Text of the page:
2. Spiritual Life. I’m not talking about religion, but religion can be part of it. There is a difference between being spiritual and being religious. Teaching our family how to connect with a being greater than any of us helps create a deeper sense of who they are and why they are here in this life. The value of teaching our families about the importance of a spiritual life has benefits to their overall mental health. Dr. Ryan T. Howell sites how spirituality can promote hope, optimism, and self-esteem to name a few. Our faith has played a huge role in teaching our family strong fundamental values. A spiritual life can be a powerful privilege.
  3. Forgiveness. Desmond Tutu said: “There is nothing that cannot be forgiven, and there is no one un-deserving of forgiveness.” At some point, we will have all been on one side of the forgiveness pendulum. The golden rule seems to apply here. When we teach our families about the value of forgiving others we empower them with the ability to heal from difficult situations. Forgiveness is a tool they need to navigate the trying world we live in. It is a privilege to know how to forgive and to be forgiven.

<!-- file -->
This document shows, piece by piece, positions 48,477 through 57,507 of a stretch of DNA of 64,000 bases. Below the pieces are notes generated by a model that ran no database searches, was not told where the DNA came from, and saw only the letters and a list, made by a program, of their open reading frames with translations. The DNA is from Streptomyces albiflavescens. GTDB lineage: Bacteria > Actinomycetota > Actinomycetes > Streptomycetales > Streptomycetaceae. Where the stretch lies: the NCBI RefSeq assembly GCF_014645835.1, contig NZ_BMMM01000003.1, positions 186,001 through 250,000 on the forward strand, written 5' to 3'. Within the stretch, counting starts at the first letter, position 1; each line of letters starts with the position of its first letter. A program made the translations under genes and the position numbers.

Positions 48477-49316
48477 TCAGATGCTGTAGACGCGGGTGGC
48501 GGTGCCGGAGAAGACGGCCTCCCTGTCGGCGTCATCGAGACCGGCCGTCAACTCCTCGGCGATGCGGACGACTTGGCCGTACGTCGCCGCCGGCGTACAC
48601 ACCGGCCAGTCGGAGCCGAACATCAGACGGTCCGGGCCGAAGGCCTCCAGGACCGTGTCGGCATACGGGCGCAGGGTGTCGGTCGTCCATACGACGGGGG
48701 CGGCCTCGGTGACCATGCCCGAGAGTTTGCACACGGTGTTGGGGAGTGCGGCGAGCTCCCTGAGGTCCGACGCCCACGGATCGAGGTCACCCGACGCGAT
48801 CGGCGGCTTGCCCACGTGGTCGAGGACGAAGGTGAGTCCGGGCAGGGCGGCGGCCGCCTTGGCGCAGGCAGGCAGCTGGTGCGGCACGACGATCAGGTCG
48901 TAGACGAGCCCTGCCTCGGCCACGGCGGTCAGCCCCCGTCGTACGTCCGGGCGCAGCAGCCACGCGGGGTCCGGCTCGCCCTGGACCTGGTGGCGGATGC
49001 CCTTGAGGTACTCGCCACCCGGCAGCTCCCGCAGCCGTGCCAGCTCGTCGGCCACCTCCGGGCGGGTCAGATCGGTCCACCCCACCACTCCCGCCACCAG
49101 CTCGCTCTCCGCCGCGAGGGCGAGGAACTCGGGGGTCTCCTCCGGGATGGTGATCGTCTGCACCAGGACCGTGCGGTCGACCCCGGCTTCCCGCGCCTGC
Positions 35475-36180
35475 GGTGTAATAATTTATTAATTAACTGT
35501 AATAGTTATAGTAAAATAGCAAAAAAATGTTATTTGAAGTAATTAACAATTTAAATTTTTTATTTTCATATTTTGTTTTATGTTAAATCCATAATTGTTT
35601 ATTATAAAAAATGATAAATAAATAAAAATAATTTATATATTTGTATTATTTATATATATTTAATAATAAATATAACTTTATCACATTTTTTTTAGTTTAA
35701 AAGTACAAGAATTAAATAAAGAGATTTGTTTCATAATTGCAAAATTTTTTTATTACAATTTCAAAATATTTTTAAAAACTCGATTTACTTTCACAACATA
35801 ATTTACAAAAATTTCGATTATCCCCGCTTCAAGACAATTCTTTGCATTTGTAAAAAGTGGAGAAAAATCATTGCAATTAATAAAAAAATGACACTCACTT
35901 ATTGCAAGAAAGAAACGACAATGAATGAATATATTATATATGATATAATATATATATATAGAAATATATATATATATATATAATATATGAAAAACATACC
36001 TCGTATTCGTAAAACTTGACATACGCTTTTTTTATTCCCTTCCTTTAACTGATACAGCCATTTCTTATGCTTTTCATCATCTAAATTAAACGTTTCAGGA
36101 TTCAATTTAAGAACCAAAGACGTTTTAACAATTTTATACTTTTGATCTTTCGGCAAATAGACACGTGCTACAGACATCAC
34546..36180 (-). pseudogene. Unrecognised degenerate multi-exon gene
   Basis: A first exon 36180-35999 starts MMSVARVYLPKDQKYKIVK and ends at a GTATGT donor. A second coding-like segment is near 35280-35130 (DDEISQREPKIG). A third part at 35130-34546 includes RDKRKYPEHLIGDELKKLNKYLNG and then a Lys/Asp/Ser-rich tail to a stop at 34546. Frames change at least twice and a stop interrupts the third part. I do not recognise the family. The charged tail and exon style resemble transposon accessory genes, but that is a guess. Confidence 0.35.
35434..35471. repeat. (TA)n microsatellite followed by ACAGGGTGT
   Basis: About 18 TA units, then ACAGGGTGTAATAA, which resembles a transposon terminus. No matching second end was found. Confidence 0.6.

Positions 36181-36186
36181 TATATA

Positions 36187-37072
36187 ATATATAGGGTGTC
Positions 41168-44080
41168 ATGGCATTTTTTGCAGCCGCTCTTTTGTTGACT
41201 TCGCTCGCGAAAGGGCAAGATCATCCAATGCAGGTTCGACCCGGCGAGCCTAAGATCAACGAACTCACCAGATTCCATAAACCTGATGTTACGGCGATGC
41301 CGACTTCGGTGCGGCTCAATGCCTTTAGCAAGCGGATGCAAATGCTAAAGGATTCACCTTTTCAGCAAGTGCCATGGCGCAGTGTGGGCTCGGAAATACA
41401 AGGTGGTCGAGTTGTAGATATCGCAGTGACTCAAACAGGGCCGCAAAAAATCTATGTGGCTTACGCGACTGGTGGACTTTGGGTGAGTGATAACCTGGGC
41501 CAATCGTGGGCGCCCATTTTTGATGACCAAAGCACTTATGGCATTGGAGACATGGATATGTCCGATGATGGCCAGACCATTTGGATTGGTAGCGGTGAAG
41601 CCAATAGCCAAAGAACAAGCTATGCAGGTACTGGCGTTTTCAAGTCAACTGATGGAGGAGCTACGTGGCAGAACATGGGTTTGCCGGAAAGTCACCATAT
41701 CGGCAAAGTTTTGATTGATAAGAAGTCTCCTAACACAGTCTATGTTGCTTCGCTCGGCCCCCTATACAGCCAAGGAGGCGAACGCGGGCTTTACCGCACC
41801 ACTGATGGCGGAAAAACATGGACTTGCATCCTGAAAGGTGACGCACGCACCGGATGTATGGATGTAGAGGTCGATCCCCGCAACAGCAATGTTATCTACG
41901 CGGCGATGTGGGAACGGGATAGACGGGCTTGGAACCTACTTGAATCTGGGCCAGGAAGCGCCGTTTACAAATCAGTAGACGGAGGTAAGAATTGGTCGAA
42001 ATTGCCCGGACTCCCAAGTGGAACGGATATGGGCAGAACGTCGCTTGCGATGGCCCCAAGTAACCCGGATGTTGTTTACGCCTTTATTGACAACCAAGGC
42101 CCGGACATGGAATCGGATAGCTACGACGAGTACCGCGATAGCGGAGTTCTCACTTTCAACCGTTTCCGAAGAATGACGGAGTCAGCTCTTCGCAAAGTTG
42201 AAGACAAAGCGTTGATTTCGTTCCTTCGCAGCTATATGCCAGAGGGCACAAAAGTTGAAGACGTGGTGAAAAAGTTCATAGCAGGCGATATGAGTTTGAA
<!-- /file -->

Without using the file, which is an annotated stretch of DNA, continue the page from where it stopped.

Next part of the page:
4. Respect. The foundation to strong and healthy relationships lies in respect.  Our family learns about respect through our example and the expectations we place on showing respect for others.  Respect breeds kindness, a positive self-esteem, and peace in our homes. It is one privilege worth working toward.
  5. Love and Compassion. I’m sure most inmates don’t feel a ton of love or compassion from their providers. Love goes beyond loyalty and respect. We learn to love by being loved unconditionally and we learn to love by serving others. Allowing for opportunities where you can express your love independent of behavior teaches our family how love feels. Looking for ways to participate in service projects teaches them how to love others.
  6. Work.  I’m not talking about a 9-5 job.  This is about teaching our children what a work ethic looks like and helping them develop it. Our kids took age-appropriate responsibility and ownership for various tasks and needs. Some people cringe when they hear my kids were doing their own laundry by the age of 12. Others think it is inhumane they were expected to earn money for their own clothes. In our efforts to give our children what they want, we deprive them of what they need. How can you help your children recognize their privilege to work?